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Capital Flows, Credit Booms, and Financial Crises in the Classical Gold Standard Era

  • Christopher M. Meissner

The classical gold standard period, 1880-1913, witnessed deep economic integration. High capital imports were related to better growth performance but may also have created greater volatility via financial crises. I first document the substantial output losses from various types of crises. I then explore the relationship between crises and two forces highlighted in the recent literature on financial crises: international capital movements and credit growth. Neither factor is sufficient to explain financial crises in this period. Instead, interactions between the informational environment, the fiscal situation, the exchange rate regime, and events beyond a nation's borders all help explain crises. Some examples are provided.

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Paper provided by National Bureau of Economic Research, Inc in its series NBER Working Papers with number 18814.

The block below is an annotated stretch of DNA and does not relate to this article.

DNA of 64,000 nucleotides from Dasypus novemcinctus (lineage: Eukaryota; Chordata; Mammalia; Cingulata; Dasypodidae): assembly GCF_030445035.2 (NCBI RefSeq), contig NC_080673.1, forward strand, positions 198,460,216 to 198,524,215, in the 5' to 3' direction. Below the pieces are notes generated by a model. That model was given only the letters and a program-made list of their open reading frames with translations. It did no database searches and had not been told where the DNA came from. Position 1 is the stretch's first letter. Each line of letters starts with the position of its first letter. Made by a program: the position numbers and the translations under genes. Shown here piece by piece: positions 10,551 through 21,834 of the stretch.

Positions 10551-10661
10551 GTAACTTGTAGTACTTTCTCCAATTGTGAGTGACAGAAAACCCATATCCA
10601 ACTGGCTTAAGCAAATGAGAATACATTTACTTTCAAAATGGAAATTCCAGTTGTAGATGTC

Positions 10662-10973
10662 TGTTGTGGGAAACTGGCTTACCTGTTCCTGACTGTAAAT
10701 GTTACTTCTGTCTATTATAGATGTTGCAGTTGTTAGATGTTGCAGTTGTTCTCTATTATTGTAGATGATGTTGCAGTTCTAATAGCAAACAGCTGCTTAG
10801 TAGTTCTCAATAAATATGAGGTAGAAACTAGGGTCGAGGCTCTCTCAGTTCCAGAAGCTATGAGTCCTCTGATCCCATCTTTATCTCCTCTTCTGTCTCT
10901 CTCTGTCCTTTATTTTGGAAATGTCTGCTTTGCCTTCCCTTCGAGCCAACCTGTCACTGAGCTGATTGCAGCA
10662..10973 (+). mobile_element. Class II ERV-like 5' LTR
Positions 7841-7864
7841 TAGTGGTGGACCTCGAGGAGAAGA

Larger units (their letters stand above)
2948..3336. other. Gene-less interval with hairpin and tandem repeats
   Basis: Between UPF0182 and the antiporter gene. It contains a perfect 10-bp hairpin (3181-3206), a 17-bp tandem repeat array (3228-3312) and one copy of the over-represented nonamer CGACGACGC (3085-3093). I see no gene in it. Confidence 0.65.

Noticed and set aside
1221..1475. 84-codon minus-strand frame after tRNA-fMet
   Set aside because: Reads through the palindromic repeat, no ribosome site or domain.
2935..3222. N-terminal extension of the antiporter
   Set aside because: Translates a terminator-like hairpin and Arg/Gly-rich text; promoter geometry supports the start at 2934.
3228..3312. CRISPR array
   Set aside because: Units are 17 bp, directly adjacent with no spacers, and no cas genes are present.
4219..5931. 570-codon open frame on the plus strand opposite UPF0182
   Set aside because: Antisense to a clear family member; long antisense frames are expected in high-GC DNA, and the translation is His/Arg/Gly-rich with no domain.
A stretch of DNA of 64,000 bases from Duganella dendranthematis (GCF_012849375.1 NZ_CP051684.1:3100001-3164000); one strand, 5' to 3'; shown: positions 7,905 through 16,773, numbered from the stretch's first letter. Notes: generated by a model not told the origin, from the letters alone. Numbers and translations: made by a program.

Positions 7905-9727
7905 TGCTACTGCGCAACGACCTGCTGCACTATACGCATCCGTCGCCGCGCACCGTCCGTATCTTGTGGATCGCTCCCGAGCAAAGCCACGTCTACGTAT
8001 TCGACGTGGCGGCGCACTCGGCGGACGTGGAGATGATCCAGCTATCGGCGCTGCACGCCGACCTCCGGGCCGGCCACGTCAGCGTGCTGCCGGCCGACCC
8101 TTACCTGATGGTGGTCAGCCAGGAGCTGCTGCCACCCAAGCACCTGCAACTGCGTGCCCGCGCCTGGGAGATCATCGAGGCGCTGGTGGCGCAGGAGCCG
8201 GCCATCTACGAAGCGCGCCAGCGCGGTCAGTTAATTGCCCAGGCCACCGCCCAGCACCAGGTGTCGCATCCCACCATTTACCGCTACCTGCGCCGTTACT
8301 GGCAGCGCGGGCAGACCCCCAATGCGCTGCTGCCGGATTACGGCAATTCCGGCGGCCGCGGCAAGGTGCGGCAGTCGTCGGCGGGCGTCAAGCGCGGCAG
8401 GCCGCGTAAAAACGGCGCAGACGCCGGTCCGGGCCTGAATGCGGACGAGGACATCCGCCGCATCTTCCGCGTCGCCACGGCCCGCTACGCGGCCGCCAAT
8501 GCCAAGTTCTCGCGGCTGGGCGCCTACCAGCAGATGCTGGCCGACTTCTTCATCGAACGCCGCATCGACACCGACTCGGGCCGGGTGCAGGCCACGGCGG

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Date of creation: Feb 2013
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Publication status: published as Revista de la Historia de la Economía y de la Empresa (Num.7) Nuevo número de la Revista de la Historia de la Economía y de la Empresa (2013). Dossier: Crisis Financieras en la Historia Luis Mª Bilbao y Ramón Lanza, coordinadores Capital Flows, Credit Booms, and Financial Crises in the Classical Gold Standard Era. Pág.65. Christopher M. Meissner (University of California, Davis, and NBER)
Handle: RePEc:nbr:nberwo:18814
Note: DAE
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